The axing of ABC’s fact-checking unit is a disgrace.
In an era of shrinking newsrooms, breathless reporting, and “hot takes”, we need it more than ever…
Fact Check was created in 2013, with a small staff, two months before the federal election. It exists to determine the accuracy of things politicians say – and advocacy groups, and other public figures.
It was funded through a three-year, $20 million-per-year deal with the previous Labor government. (This money was used for other news initiatives, too.) The Turnbull government renewed that deal, but slashed the annual allocation to $13.5 million.
Fact Check is a headache for everyone it scrutinises. Especially politicians. At the time of writing, its main story is about Malcolm Turnbull. It presents evidence challenging Turnbull’s comments about Labor’s negative gearing policy. It concludes the prime minister’s claims don’t “stack up”….
The unit’s verdicts have been referred to an estimated 50 times in the last session of the Australian parliament, and were often mentioned on ABC TV and radio programs. Even rival media outlets used them (when it suited them).
Now, Fact Check, as we know it, is dead.
Is anyone surprised?
Fact Check can embarrass Labor too, as in the latest one: Fact check: Is Labor’s economic plan the most comprehensive in living memory?
Finance Minister Mathias Cormann probably likes that one, but he sure didn’t like Fact check: Was Labor responsible for ‘a record deficit’?
Was Labor responsible for “a record deficit”? ABC Fact Check runs the numbers.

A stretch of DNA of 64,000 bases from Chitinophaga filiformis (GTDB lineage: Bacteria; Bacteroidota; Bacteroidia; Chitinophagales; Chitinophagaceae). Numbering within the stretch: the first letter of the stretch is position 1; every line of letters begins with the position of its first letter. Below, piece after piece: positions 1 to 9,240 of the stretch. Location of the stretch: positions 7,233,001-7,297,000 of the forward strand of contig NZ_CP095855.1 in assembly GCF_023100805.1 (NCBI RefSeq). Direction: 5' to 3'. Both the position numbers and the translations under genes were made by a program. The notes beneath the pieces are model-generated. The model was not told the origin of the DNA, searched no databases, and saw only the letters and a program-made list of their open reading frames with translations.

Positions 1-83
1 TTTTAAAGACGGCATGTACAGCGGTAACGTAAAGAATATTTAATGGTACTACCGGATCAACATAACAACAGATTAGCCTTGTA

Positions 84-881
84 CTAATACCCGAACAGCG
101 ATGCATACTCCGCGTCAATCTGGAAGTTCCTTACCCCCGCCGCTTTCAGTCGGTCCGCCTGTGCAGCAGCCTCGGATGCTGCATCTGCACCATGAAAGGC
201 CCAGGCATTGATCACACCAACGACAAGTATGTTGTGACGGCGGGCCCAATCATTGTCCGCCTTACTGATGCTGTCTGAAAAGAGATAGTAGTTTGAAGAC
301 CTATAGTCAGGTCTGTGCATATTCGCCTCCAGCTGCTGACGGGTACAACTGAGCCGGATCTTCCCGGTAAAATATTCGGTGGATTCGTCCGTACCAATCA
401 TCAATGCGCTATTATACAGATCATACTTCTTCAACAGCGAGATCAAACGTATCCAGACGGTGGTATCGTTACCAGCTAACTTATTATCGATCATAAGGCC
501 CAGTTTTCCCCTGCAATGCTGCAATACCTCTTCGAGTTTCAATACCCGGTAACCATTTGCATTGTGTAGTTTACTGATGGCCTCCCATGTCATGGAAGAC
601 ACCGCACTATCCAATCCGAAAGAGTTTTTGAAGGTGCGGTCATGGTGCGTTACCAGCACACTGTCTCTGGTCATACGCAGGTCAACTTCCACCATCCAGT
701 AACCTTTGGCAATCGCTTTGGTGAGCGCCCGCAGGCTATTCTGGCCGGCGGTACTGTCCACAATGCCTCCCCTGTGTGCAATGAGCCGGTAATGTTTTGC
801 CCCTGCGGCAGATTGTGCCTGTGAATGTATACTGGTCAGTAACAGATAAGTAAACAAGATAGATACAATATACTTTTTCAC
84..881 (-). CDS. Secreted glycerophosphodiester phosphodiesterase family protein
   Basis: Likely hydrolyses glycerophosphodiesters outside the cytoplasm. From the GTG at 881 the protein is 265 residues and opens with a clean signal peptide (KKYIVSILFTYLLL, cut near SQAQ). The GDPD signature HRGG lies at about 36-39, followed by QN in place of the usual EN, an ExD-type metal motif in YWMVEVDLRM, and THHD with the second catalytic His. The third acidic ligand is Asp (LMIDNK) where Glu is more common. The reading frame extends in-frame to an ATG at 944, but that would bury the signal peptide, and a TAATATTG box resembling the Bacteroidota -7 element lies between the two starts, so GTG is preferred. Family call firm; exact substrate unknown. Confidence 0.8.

Senator Cormann is wrong.
This fact check is based on research from a previous claim on debt and deficit made by Deputy Liberal Leader Julie Bishop.
Budget figures and historical data show that Labor inherited a surplus close to $20 billion, but the deficit they “turned that into” was far from a record.
Experts told Fact Check that in order to make comparisons over time, deficits must be measured as a share of GDP, and the largest deficit as a share of GDP in Labor’s last term was in 2009-2010 at 4.2 per cent.
This pales in comparison with deficits sustained during World War II, which were over 20 per cent of GDP, and World War I, which were over 10 per cent….
Yes, Fact Check ought to be cherished as a jewel in the ABC’s crown. Thank God it is still running despite everything.
There are interesting factoids in a side column also. For example, a link to Overseas born Aussies highest in over a century.
The proportion of Australians who were born overseas has hit its highest point in over 120 years, with 28 per cent of Australia’s population born overseas, according to figures released today by the Australian Bureau of Statistics (ABS).
“Australia has traditionally had a high proportion of migrants, but we’ve now hit a peak not seen since the late 1800s,” said Beidar Cho from the ABS.
The percentage of Australian residents born overseas has increased every year for the last 15 years.
“The number of Australian residents born in India has almost tripled over the last 10 years and residents born in China have more than doubled in this time.”
The change in our migrant mix can best be observed in the differences in median age of certain groups.
“Migrants born in Italy, for example, had a median age of 64.7 years in 2005. This increased to 69.3 years in 2015 – indicating a drop in recent migration and the aging of existing migrants,” said Ms Cho. “On the other hand, migrants from our Asian neighbours, such as India, have seen a reduction in median age from 37 years in 2005 to 33.4 years in 2015.”